of pandemic panic
will climb today

at the touch
of an icon
as confidently as it thinks
it knows what you wanted to say

and maybe, just maybe ‘in these difficult times’
this intelligent android, also gone viral
will be set back,
left to rock on its heels
emitting its meaningless gibber.
A monkey emoticon coming to life as it’s dying away.

Wednesday, 15 July 2020

Poems from the Backroom 122: Brian Whittingham

Some great stuff here from Brian Whittingham another Scotlit old timer, working away at the seams. Brian left school at fifteen and worked in the Clyde shipyards before becoming a draughtsman. In recent years Brian has been a Creative Writing FE Lecturer in the City of Glasgow College and a tutor and facilitator of poetry in the West of Scotland. He is currently Tannahill Makar for Renfrewshire, and also an an excellent poet in his own right. He's had nine poetry collections published, the most recent 'Walking Between Worlds' published by Red Squirrel Press. He's also been published by Luath Press, Mariscat Press, and Taranis Press. He's held fellowships in France (The Robert Louis Stevenson) and Yaddo in the USA.

He was editor of the brilliant 'West Coast magazine' and 'New Writing Scotland' and performed his steel-working poems as part of the BBC’s ‘Ballad of the Big Ships Live’ in Glasgow’s Royal Concert Hall in 2007’.

That's quite a biography and legacy. Since watching Vivien Jones play medieval music yesterday I've not been able to get that time period out of my mind, so I see him and Vivien and our like as the yeomen at arms who are left to hold the army together once the chivalry have quit the field to work for the British Council, or get some sofa space on 'Makar to Makar'.

The poem Brian starts off with here is a good old slagging off of day trippers in Glencoe followed by the rather more contemporary and chilling 'Tig You're Het':

Brian's Website:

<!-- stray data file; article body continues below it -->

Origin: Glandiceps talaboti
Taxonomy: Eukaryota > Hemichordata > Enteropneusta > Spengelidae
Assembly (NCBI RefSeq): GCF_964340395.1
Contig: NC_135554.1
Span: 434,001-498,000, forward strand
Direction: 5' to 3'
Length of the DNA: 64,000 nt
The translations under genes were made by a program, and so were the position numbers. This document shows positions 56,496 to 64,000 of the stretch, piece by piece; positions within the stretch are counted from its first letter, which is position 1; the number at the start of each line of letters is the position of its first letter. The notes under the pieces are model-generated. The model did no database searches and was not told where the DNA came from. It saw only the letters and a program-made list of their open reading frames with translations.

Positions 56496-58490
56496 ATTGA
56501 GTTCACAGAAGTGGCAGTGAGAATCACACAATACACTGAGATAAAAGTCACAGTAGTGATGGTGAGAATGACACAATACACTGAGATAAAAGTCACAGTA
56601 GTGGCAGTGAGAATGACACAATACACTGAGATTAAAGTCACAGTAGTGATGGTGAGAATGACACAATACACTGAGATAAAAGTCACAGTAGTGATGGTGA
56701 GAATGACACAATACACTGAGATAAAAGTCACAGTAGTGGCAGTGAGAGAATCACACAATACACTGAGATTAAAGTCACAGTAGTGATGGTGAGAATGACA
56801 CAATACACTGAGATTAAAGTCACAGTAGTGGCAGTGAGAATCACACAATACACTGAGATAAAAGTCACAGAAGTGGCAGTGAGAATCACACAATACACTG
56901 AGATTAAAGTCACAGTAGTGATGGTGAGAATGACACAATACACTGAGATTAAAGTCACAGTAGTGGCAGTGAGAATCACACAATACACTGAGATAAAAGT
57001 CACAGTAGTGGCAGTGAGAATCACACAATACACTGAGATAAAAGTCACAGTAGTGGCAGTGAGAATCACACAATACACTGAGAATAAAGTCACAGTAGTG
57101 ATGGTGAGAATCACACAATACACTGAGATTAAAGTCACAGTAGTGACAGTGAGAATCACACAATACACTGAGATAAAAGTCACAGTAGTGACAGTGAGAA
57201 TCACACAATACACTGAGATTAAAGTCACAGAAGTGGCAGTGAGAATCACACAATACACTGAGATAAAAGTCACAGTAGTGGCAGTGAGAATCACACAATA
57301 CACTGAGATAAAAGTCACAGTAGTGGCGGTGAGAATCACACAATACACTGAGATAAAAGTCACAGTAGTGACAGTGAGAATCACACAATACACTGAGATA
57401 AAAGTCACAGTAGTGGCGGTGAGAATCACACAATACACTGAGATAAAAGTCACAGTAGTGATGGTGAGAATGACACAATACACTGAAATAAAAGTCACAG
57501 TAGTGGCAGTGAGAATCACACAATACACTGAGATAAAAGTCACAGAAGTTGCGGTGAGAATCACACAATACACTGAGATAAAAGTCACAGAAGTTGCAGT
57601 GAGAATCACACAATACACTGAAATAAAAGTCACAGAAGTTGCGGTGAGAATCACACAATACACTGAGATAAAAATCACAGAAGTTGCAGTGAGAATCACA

Brian's Latest Book from Red Squirrel Press:

His Authors Page at Luath, with details of other publications:

Taking Selfies In the Glen Of Weeping

In the carpark
The Three Sisters, look on
as yet another tour-bus disembarks.

If the tourists were to look at the view,
they’d notice the mountain
peaks shrouded by swirling mist
and slumbering cloud
that part on a whim
to reveal stray patches of blue
as if interlopers
on this, most Scottish of palettes.

They’d see peat-hags and scattered lochans
and tumbling waters
and if they really paid attention,
perhaps a herd of red deer
in amongst the clichéd purple heather.


However, these tourists, see little
in their quest for a perfect selfie.

With phone cameras
pointing at themselves, they perform
well-rehearsed celebrity poses.

Doing silly knee bends,
giving the peace sign like they know what it means,
donning masks of phoney smiles,

wearing skinny jeans full of designer holes
and white sneakers with no socks. 

Tig You're Het

Walking through the park,
furtively, like a foreign agent
I try to dodge detection.

Avoiding the dog-walkers
the joggers
the meandering cyclists,

As if a participant
in the computer game; TIG YOU’RE HET
and the challenge is to stay away
from all human obstacles.

My get out of jail card
would be shouting, ‘Keys, ah’m no playin!’
sticking my thumbs in the air.

Then, for a moment I’d savour the serenity

of the Kelvin burbling
and unseen birds twittering
and feel the warmth of the sun
dappling on back of my neck.

Instead, I clock oncoming parents
out for a stroll
with kids on scooters and bikes
who will perhaps make me het,
with their innocuous invisible droplets

that may be lurking in the afternoon air.

Tuesday, 14 July 2020

Poems from the Backroom 121: Vivien Jones

A stalwart from the north shore of the Solway in Dumfries and Galloway, Vivien Jones has been the force around which the magazine 'Southlight' has grown and prospered. Vivien plugged the gap left in the area after the long lived magazine 'Markings' edited by John Hudson folded, John having, we all thought, departed to life as a viticulturist in the steamy south of France. Turns out he was living in a garage in Castle Douglas all the time, but this in no way diminishes Vivien's achievements.